The firm recently won $4.5 million as well as approval for its Fertilome test from New York state, though some have questioned the test's clinical utility.
The award is one of 121 for projects in New York City this year, totaling $64.8 million.
The company has contracted with a urologist, who will review customers' requests for tests, and prescribe the firm's epigenetics-based male fertility analysis.
The companies will recruit and track a cohort of women to study environmental, genetic, and lifestyle factors that may contribute to fertility outcomes.
Celmatix's Fertilome test aims to give women genetic insight into their fertility.
Trial studying the use of next-generation sequencing-based pre-implantation genetic screening has its first birth, the Guardian reports.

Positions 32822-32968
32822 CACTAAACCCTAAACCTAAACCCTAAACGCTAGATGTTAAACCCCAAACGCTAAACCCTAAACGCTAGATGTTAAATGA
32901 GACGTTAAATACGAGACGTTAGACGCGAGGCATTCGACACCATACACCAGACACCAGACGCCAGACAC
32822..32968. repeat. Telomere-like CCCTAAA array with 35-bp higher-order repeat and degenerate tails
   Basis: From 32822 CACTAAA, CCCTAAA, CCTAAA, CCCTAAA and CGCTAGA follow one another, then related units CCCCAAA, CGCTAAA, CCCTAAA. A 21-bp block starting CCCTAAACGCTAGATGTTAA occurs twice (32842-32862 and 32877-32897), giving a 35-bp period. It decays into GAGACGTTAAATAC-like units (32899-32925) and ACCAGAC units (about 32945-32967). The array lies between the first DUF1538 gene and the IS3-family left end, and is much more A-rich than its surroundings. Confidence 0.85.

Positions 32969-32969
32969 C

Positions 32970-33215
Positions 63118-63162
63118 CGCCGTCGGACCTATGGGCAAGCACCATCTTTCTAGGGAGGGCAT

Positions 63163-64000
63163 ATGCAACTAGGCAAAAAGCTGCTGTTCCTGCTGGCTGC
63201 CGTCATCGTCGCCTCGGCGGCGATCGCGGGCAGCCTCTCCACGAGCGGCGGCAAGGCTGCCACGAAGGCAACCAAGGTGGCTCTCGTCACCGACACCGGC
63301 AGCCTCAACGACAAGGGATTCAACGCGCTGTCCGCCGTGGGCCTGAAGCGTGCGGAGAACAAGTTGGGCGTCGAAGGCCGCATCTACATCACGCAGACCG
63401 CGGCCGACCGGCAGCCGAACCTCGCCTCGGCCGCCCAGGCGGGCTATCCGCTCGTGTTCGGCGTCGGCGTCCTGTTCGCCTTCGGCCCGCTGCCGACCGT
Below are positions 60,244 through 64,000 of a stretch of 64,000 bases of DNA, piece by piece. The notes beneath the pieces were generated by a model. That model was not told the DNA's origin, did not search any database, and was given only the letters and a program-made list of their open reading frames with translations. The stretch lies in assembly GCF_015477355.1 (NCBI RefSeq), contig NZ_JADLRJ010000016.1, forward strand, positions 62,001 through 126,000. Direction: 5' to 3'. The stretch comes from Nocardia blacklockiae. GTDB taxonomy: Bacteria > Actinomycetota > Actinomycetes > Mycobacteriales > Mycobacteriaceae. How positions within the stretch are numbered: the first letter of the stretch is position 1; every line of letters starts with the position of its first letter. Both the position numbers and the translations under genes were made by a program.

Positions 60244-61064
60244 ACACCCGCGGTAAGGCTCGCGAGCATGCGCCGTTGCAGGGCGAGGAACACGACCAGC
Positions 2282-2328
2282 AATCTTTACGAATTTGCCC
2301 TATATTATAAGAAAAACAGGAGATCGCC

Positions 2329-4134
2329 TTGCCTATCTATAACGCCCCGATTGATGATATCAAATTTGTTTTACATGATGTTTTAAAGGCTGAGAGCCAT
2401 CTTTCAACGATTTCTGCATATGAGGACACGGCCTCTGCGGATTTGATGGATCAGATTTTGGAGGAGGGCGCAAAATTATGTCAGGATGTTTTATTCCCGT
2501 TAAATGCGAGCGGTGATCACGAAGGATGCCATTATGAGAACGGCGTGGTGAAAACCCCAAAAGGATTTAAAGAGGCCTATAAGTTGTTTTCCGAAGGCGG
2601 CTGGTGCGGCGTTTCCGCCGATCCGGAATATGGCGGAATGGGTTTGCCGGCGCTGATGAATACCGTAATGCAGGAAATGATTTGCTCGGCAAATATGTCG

Loci identified in a genome-wide association study of women with spontaneous fraternal twin birth offers clues to the hormonal processes behind this propensity.
The test uses Illumina arrays to measure genome-wide sperm DNA methylation patterns in order to predict male fertility status and resulting embryo quality.
They will work to accelerate the launch of Celmatix's infertility genetics tests and develop early screening tests for declining ovarian function.
Researchers have found an accumulation of mutations in the genome of the African cheetah that may contribute to its low reproductive success.
The London School of Economics' Daniele Fanelli argues at the Proceedings of the National Academy of Sciences that the reproducibility crisis in science isn't as dire as some say.
A team of researchers in Portugal has examined the genomic basis for racing pigeons' athleticism and navigational skills, finding it's likely polygenic.
Wired reports that diagnostic firms continue to seek, post-Theranos, the ability to diagnose diseases from small amounts of blood.
In Science this week: analysis of DNA from ancient North Africans, and more.